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Relative newcomer to wxPython and threading, hence confusion.

I have 5 "steps" that must be performed on my target data. The steps must be performed sequentially in a given order.

In order to keep the GUI responsive, I've coded each step as an individual thread.

When I step through the process manually (using a button to start each step) I can watch each step update the display when finished.

I'm lost as to how to automate the calling of each of the threads sequentially. If I were to create a button labeled "Do all 5 steps in a row", what would the code called by the button look like?

I've tried simply calling each of the threaded methods sequentially, but they all attempt to operate on the data at once. Each thread uses a 'with' and a threading.Lock() to prevent other threads from accessing the data while a given thread is running, but the threads do not appear to be executing in the correct order.

What is the proper way to write


that will always execute the threads in the given order and only after each thread is done without blocking wx?

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There is also very convenient library for starting threads in wx called wx.lib.delayedresult. Function startWorker takes two parameters, worker thread function and consumer function which is called after the worker one finished. –  Fenikso Nov 28 '13 at 9:20

2 Answers 2

up vote 0 down vote accepted

Have a waiting step member of your gui as a list and a thread finished handler that if there is a next task pops it off the list and starts the thread.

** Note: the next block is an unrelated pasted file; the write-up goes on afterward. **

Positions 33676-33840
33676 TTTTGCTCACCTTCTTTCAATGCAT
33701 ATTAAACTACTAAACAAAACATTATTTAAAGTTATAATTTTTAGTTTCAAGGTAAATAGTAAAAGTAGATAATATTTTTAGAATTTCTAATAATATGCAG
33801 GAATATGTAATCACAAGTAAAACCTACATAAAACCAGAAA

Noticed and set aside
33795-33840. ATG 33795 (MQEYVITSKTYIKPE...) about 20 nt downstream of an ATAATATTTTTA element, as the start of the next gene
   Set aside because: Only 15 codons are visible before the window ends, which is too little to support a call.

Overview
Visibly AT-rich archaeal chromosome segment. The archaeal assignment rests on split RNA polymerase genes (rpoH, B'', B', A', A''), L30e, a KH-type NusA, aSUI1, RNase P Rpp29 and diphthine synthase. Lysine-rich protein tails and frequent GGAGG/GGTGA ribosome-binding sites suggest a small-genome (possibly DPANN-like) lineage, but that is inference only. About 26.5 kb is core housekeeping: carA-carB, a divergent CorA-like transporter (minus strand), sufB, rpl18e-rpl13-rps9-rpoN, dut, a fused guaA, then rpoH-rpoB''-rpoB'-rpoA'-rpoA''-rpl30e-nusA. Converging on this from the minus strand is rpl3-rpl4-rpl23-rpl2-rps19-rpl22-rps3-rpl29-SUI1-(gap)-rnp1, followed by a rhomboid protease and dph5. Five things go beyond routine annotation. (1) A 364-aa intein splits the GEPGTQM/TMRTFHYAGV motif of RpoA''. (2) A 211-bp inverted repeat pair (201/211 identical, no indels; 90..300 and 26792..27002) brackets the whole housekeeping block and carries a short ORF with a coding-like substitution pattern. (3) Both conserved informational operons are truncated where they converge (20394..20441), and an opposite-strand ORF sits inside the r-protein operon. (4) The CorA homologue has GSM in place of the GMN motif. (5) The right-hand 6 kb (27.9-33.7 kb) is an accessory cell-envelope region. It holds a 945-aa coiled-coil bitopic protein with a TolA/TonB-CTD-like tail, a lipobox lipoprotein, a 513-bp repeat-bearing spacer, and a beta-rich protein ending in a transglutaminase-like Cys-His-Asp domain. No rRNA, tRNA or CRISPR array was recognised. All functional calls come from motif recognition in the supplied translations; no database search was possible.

In __init__(self) :

   self.TaskList = []

In OnDoAllClicked(self, evt):

   self.TaskList.extend([call_thread1, call_thread2, call_thread3, etc])

In CheckNextTask(self) :

   if len(self.TaskList) > 0:
      current = self.TaskList[0]
      del self.TaskList[0]

In each thread:

   while not Done:
      # Do whatever
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That's what I have in mind, but how do I code it? How do I elegantly tell the GUI "wait here until the last thread is finished, but still handle your GUI stuff in your normal loop? A while loop with a wx.Yield(), time.sleep() inside it? –  JS. Nov 26 '13 at 22:24
Example code added above - you could even enable all buttons at the start of CheckNextTask and disable the appropriate button at the start of each call_thread –  Steve Barnes Nov 27 '13 at 20:11

I think I would go with a different approach. I would call a single thread that has each of the five functions in it. Then that thread can call each function in order and when each function returns, it can send an update to the GUI using one of the GUI's thread-safe methods (wx.CallAfter, wx.PostEvent).

Here are a couple of resources for more information regarding wxPython and threads:

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That's a good idea...might be the way I wind up doing it. Occasionally I want to do a few other things in the middle before calling the next thread... or call one thread out of order, though. –  JS. Nov 26 '13 at 22:22
I'm sure you could do that with a couple of optional parameters or possibly a list of the options in the order that you want to do them in. –  Mike Driscoll Nov 26 '13 at 22:29

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